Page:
Open-Label Evaluation of Venlafaxine Sustained Release in Outpatients with Generalized Anxiety Disorder with Comorbid Major Depression or Dysthymia: Effectiveness, Tolerability and Predictors of ResponsePerugi G. · Frare F. · Toni C. · Ruffolo G. · Torti C.
aInstitute of Behavioral Sciences ‘G. De Lisio’, Carrara, bDepartment of Psychiatry, Neurobiology, Pharmacology and Biotechnologies, Psychiatry Section, University of Pisa, Pisa, and cAdults Mental Health Unit, Pistoia Zone, Pistoia, Italy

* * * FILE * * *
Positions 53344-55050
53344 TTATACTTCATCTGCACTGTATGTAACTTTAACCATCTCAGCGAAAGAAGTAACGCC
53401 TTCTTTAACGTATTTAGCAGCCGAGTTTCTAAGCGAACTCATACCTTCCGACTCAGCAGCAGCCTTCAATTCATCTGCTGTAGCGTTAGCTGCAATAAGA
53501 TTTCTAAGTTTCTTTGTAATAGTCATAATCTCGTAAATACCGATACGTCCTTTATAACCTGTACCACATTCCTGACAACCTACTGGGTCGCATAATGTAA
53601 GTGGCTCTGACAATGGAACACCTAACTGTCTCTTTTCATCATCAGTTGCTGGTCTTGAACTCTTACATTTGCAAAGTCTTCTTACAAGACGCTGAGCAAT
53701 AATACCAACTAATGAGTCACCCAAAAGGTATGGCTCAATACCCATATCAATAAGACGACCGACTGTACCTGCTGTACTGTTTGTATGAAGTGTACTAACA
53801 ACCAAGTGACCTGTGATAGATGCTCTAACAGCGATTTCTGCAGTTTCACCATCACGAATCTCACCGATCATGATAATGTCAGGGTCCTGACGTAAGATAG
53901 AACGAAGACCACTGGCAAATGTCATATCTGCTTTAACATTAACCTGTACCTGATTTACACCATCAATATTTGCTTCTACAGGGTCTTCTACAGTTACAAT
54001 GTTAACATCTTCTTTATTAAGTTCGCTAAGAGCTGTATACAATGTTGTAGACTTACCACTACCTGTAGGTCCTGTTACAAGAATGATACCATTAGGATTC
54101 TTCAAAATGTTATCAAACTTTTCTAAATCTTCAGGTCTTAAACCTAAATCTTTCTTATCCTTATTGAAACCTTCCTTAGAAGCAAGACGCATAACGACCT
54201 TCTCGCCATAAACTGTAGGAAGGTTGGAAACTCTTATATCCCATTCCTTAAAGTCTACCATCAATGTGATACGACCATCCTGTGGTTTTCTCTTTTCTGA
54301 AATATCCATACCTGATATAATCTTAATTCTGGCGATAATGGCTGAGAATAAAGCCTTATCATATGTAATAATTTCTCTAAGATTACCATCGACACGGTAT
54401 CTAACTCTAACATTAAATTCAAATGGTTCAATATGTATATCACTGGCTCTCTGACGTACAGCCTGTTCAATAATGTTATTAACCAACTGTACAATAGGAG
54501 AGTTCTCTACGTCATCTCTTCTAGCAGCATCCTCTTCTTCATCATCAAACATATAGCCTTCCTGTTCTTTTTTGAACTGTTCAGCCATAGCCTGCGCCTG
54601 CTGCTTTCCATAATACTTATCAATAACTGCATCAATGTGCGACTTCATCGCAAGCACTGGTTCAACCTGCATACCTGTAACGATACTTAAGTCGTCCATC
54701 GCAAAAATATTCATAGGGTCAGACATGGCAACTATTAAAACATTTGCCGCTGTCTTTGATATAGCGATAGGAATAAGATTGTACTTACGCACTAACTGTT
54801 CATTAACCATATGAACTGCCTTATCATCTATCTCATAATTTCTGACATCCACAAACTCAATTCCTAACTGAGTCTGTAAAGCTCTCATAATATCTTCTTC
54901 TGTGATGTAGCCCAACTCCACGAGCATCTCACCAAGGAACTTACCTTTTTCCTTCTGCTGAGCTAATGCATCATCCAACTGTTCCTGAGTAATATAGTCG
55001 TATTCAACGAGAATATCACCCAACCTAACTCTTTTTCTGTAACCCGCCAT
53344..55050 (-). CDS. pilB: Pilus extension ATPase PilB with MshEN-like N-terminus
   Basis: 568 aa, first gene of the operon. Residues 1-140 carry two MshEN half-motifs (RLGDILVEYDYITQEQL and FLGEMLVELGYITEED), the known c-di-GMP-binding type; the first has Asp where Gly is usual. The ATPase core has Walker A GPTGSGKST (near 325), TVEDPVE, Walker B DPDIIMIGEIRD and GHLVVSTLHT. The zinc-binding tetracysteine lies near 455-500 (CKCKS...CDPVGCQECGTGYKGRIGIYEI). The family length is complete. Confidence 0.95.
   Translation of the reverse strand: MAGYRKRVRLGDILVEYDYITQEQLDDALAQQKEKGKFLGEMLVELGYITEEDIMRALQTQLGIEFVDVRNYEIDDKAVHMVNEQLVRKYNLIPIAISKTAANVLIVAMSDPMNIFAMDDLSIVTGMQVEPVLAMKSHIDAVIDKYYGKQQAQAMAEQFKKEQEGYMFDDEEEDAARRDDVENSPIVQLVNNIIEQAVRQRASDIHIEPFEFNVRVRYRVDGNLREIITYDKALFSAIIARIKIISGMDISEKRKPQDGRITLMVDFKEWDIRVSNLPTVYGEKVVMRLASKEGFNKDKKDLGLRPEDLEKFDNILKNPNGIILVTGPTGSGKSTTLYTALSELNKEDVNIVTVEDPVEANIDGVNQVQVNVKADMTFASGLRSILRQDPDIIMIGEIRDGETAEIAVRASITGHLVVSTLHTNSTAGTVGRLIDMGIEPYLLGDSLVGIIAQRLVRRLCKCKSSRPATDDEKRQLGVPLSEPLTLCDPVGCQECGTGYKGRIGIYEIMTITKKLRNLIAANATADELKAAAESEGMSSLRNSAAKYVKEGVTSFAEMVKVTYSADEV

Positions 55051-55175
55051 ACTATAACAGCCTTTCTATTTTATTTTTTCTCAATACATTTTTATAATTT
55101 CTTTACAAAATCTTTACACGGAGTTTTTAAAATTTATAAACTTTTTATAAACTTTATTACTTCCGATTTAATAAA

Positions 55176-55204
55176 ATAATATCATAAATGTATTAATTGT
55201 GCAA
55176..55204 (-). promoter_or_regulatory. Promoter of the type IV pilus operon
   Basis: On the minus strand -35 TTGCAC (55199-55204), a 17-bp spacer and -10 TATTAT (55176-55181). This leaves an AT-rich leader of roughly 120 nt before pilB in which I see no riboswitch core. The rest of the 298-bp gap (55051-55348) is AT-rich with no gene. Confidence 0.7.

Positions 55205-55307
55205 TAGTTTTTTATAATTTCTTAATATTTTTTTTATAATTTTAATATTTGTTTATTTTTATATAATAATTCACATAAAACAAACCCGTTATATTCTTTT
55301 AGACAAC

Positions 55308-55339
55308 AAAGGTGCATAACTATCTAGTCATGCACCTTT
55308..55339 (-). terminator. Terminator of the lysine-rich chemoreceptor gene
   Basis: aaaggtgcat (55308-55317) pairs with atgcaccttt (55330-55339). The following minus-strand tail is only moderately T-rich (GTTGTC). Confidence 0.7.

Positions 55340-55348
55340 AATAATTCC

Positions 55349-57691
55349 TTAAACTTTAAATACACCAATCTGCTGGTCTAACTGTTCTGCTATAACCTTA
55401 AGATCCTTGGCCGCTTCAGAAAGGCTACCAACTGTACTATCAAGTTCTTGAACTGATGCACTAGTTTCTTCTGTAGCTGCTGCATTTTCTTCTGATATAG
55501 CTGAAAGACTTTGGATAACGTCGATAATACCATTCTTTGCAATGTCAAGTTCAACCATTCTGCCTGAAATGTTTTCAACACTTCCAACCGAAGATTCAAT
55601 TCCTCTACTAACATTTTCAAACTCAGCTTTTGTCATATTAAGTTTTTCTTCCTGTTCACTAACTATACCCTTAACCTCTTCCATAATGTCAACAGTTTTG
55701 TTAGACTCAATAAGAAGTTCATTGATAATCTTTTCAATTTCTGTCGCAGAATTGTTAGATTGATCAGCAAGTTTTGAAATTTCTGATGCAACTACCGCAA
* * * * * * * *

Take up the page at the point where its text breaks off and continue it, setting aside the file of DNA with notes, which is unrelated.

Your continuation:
In a setting of routine clinical practice, 32 outpatients with generalized anxiety disorder (GAD) and major depression (MD) (n = 21) or dysthymia (n = 11), according to DSM-IV criteria, were consecutively treated with flexible dosages of sustained-release venlafaxine (SR-VF) for at least 8 weeks. In a 16-week follow-up, SR-VF daily dose could be modified on the basis of the therapeutic response and of the side effect profile. Symptomatological modifications were explored by means of the Clinical Global Impression (CGI) scale, Hamilton Rating Scale for Depression (HAM-D), and Hamilton Anxiety Scale (HAM-A). SR-VF was well tolerated and only 2 patients interrupted the treatment before 24 weeks; the mean final dose ± SD was 135.5 ± 71.8 mg (range 75–225); in 26 (81.2%) patients, a statistically significant response was observed in depressive symptomatology within the first 8 weeks. The mean total score of HAM-D showed a significant reduction during the first 8 weeks of treatment, while the mean total score of HAM-A did not present a significant reduction until week 24. In patients with MD, a statistically significant response was observed after the first 8 weeks, while the reduction of the anxiety scores required more time and, in some cases, did not appear at all. Conversely, in patients with GAD and dysthymia, anxious and depressive symptomatology improved simultaneously. Stepwise multiple regression indicated that the improvement of depression is negatively related to a high score of CGI anxiety severity, and the improvement of anxiety is related to the presence of dysthymia and, to a lesser extent, to a short duration of the illness. Our data confirm the effectiveness and tolerability of SR-VF in mixed anxiety-depressive states. The differential response suggests a pathophysiologic and clinical distinction between GAD with comorbid MD or dysthymia.
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